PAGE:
The Argus also claimed that a lecturer gave Alan advice on how to keep his fingers from numbing – however, the technique did not work.
Despite this, he still was moved on by security.
However, following a Freedom of Information request by a student journalist, it was exposed that, contrary to the University’s claims, the underpass remained the property of the British Transport Police and not the University.
A university spokesperson at the time described the incident as ‘an unfortunate misunderstanding’, adding that they were ‘sorry for any upset caused to the individual involved’.
NUS President elected amid ‘anti-semitism’ row
April 2016: Malia Bouattia has been elected as the new President of the National Union of Students during the National Conference in Brighton.
Ms Bouattia, who will be the first black Muslim woman President, is a controversial choice, winning the election despite an open letter signed by over 57 heads of Jewish societies from across the United Kingdom, asking her to explain her ‘extremely concerning rhetoric’.
Signatories asked why she referred to the University of Birmingham as ‘something of a Zionist outpost’ in a 2011 article, and is alleged to have claimed in a meeting hosted by SOAS that the controversial government anti-extremism policy Prevent was created by ‘all manner of Zionist and neo-con lobbies’.
In the wave of this controversy, campaigns have started at several universities to disaffiliate from the NUS.
Now: Five months since Ms Bouattia’s election, NUS disaffiliation campaigns sparked referenda at 16 universities across the country, including York, Durham, Lincoln, Oxford and Cambridge.
In May, four universities – Lincoln, Newcastle, Hull and Loughborough, became the first to disaffiliate from the organisation in almost a decade, leading to suggestions that campaigns at Oxford and Cambridge could also be successful, which would result in a huge loss of funding for the NUS.
However, no other university has voted to break away since, with the disaffiliation campaigns losing momentum after students in Exeter, Warwick and Cambridge and Oxford voted in favour of remaining members of the union.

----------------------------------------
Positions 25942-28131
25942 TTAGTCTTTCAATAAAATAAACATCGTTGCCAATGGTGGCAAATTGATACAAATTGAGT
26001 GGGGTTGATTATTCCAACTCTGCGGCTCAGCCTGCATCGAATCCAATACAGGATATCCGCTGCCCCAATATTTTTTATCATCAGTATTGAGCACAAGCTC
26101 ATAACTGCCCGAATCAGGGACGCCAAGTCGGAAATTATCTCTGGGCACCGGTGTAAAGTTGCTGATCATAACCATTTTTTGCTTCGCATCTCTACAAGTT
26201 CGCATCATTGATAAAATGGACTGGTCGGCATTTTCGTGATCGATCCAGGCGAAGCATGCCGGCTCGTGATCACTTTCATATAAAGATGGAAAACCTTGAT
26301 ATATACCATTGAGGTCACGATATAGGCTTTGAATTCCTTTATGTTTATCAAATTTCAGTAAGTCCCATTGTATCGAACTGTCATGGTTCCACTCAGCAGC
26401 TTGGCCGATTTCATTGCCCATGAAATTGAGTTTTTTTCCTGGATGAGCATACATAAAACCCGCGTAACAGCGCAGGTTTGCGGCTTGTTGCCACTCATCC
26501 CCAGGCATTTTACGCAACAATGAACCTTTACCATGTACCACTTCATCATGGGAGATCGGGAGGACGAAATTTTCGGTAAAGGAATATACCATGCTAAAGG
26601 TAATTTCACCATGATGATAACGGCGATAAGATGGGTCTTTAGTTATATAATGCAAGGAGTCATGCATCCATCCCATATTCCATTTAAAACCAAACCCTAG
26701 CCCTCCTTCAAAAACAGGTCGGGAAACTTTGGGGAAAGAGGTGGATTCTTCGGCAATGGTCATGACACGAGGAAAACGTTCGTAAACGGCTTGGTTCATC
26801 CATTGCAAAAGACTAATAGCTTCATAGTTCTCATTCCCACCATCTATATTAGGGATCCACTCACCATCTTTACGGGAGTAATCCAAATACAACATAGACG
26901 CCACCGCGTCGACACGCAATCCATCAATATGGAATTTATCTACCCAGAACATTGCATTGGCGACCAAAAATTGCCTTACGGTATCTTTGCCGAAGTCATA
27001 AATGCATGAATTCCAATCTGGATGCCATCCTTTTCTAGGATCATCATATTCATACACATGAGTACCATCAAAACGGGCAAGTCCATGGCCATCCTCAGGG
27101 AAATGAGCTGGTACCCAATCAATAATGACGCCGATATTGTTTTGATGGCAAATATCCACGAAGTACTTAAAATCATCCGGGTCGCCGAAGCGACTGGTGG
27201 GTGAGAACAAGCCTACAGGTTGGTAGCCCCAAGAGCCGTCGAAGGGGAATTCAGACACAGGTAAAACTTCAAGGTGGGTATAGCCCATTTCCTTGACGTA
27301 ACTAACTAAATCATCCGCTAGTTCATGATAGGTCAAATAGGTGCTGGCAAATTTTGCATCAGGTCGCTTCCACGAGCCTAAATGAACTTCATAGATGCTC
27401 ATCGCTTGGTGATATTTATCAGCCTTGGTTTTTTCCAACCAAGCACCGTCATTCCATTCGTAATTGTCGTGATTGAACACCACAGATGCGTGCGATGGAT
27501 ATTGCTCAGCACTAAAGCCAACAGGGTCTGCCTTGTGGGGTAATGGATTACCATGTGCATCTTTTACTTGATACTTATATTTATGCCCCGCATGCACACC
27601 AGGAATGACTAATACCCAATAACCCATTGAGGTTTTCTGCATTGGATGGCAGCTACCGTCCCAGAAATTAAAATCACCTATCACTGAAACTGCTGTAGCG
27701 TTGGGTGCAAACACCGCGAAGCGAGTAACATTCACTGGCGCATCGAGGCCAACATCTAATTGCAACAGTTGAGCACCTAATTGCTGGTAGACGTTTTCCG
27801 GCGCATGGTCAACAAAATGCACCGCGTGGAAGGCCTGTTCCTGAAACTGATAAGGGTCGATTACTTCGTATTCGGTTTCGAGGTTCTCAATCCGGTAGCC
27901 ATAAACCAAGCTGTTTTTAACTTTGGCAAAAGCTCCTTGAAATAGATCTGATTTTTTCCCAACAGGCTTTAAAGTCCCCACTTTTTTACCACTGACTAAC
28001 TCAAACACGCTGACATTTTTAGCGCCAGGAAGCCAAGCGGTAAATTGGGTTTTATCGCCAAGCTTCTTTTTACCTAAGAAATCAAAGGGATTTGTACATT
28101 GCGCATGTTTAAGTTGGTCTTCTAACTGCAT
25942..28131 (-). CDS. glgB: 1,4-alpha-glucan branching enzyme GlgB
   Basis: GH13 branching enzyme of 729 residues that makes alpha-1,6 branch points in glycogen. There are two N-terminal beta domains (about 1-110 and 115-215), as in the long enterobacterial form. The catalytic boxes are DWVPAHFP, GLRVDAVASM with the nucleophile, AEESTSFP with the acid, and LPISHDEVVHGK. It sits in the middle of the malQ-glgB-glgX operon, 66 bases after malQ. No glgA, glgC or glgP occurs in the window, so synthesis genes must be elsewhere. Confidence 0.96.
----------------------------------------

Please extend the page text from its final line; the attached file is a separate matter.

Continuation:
In the most recent referendum in June, Nottingham students voted to remain affiliated, with just over 60% choosing to stay members
A petition at Sussex University calling for a referendum on NUS disaffiliation failed to reach the required 150 signatures needed to trigger a vote by the end of the summer term.
University blocks disabled parking spaces
April 2016: Students with disabilities have been dismayed to find that the University of Sussex has permitted builders to occupy disabled parking spaces with a portacabin, skip and vans, meaning that the spaces at the Swanborough car park have been unavailable to the students, staff and visitors who need them.
University figures reveal that 79 vehicles have been issued with tickets over the last six months for wrongly parking in disabled spaces. However, an investigation by The Badger discovered 22 cars parked incorrectly in just one day.
The University claim that occupying the spaces is necessary to accommodate the six-week repair of the Swanborough residences, despite the fact that the East Slope car park is just metres away.
Commenting in the latest revelations about disabled parking, Miriam Steiner, founder of the Access Sussex campaign, said: “Access Sussex have told the University on numerous occasions that there aren’t enough parking spots for visitors, staff and students with disabilities.
“The fact that this is going on is further evidence that we need, at the minimum, an Equality and Diversity Director for the University to prevent further mistreatment of people with disabilities”.
Now: After our initial report, the University published a bulletin to underline the importance of the ‘alarming issue’, with Transport Manager Chris Wadey stating: ‘We are a large and busy campus, which means it’s sometimes hard to enforce all vehicles, so I would put out a plea to all staff and students to respect our parking policies and support everyone in our community’.
Whilst the University says it is ‘committed to ensuring all staff and students are able to access all locations on campus’, a University spokesman said that ‘on occasions, this may be the only level area that is suitable’.
However, the new Vice-Chancellor Adam Tickell has agreed to one of the demands made by the Access Sussex campaign, with the creation of a new Deputy Vice-Chancellor for Equalities a major priority.
Disabled students at Sussex face a plethora of issues. The Access Sussex campaign was started in 2014 to highlight the difficulties faced by disabled students on campus and to pressure the University into making it more accessible.
While the University has released some funding to address these problems, it would seem as if there are still barriers to accessibility across campus. Given the continued issues disabled students face on campus, it’s no wonder some disabled students were outraged at the University’s decision.
Fi Halfacre, the Students with Disabilities Officer for the Students’ Union, told The Badger that, despite some moves by the University to improve accessibility on campus, it hasn’t come quickly enough.
“There is still a huge issue with the disabled parking spaces on campus. There aren’t enough and those that are in theory designated for disabled students are regularly used by able drivers or blocked by vans or construction.
“While the University has promised that more spaces will be available with the construction of further car parks, this will not come soon enough for disabled students currently at the University”.